. nor was there any finding or investigation being conducted by respondent of any liability of petitioner for GPB tax for the said taxable period.
72.When an assessment is made in case of any list. . petitioner questions the offsetting of its payment of the tax under Sec.
. which in the opinion of the Commissioner was false or fraudulent or contained any understatement or undervaluation. or if the things due are consumable. Petitioner argues that such offsetting is in the nature of legal compensation. that because of the erroneous deductions. and also of the same quality if the latter has been stated. the subject of claim for tax refund is the tax paid on passenger revenue for taxable year 1999 at the time when petitioner was still operating cargo flights originating from the Philippines although it had ceased passenger flight operations. the CTA ruled petitioner is not entitled to a tax refund. considering that there has not yet been any assessment of their obligation under the latter provision. (2) That both debts consist in a sum of money. Petitioner’s arguments regarding the propriety of such determination by the CTA are misplaced. such that the refund cannot be granted. to wit: Art. 28(A)(1). and that petitioner's underpayment of the income tax on cargo revenue is even higher than the income tax it paid on passenger revenue subject of the claim for refund. petitioner reported a lower cargo revenue and paid a lower income tax thereon. which cannot be applied under the circumstances present in this case. In the afore-cited case of South African Airways. 28(A)(3)(a) with their liability under Sec. Section 72 of the NIRC reads: SEC. The CTA found that petitioner had underpaid its GPB tax for 1999 because petitioner had made deductions from its gross cargo revenues in the income tax return it filed for the taxable year 1999. but this provision shall not apply to statements or returns made or to be made in good faith regarding annual depreciation of oil or gas wells and mines. the amount of underpayment even greater than the refund sought for erroneously paid GPB tax on passenger revenues for the same taxable period. they be of the same kind. no tax collected under such assessment shall be recovered by any suit. Article 1279 of the Civil Code contains the elements of legal compensation. unless it is proved that the said list. Hence. statement or return. 1279. the CTA can make a valid finding that petitioner made erroneous deductions on its gross cargo revenue. statement or return was not false nor fraudulent and did not contain any understatement or undervaluation.international air carriers that do not have flights to and from the Philippines but nonetheless earn income from other activities in the country will be taxed at the rate of 32% of such income. Under Section 72 of the NIRC. In order that compensation may be proper. Suit to Recover Tax Based on False or Fraudulent Returns. and that he be at the same time a principal creditor of the other. it is necessary: (1) That each one of the obligors be bound principally. as follows: Precisely. Here. this Court rejected similar arguments on the denial of claim for tax refund.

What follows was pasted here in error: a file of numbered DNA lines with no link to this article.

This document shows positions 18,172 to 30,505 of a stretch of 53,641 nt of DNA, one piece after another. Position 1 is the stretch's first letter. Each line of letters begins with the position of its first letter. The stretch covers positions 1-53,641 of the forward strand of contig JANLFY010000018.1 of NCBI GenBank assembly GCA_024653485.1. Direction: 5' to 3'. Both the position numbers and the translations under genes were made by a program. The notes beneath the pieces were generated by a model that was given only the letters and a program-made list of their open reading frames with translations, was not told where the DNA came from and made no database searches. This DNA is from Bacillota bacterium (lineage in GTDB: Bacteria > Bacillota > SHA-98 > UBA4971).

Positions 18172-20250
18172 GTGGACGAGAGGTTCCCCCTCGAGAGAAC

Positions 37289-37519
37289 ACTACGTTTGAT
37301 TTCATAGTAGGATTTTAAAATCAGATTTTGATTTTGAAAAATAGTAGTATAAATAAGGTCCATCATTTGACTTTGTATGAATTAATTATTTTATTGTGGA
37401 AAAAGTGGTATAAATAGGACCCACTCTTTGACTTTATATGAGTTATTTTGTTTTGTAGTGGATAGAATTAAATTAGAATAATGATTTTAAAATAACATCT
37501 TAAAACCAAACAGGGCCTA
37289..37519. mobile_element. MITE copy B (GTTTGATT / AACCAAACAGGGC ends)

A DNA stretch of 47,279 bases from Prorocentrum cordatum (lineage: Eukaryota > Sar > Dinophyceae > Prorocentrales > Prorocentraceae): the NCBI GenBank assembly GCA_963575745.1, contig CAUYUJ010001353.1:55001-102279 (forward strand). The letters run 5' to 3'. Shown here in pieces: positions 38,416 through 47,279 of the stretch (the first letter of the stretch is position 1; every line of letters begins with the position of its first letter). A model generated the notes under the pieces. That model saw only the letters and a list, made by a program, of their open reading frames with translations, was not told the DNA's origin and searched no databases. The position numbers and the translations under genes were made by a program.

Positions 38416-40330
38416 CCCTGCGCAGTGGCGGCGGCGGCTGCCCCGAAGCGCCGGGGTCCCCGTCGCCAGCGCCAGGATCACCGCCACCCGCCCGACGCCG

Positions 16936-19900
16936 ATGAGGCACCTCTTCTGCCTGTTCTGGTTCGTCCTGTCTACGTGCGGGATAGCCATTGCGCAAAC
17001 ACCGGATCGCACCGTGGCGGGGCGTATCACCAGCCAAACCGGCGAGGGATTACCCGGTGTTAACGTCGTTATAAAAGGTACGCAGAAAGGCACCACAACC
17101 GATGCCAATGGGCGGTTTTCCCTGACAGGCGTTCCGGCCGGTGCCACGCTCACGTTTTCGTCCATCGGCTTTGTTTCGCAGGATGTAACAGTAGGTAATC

And we ruled in Philex Mining Corporation v. Verily. (4) That they be liquidated and demandable. thus: We have consistently ruled that there can be no off-setting of taxes against the claims that the taxpayer may have against the government. thus: In several instances prior to the instant case. (5) That over neither of them there be any retention or controversy. The ruling in Francia has been applied to the subsequent case of Caltex Philippines. Commissioner of Internal Revenue v. it is also worth noting that the Court of Tax Appeals erred in denying petitioner’s supplemental motion for reconsideration alleging bringing to said court’s attention the existence of the deficiency income and business tax assessment against Citytrust. Court of Tax Appeals. while taxes are due to the Government in its sovereign capacity. v. which reiterated that: . The fact of such deficiency assessment is intimately related to and inextricably intertwined with the right of respondent bank to claim for a tax refund for the same year. that is.(3) That the two debts be due. a taxpayer may not offset taxes due from the claims that he may have against the government. Inc. commenced by third persons and communicated in due time to the debtor. The deficiency assessment. we have already made the pronouncement that taxes cannot be subject to compensation for the simple reason that the government and the taxpayer are not creditors and debtors of each other. The grant of a refund is founded on the assumption that the tax return is valid. To award such refund despite the existence of that deficiency assessment is an absurdity and a polarity in conceptual effects. Commission on Audit. Commissioner of Internal Revenue. The collection of a tax cannot await the results of a lawsuit against the government. the facts stated therein are true and correct. . Herein private respondent cannot be entitled to refund and at the same time be liable for a tax deficiency assessment for the same year. granted the offsetting of a tax refund with a tax deficiency in this wise: Further. created a doubt as to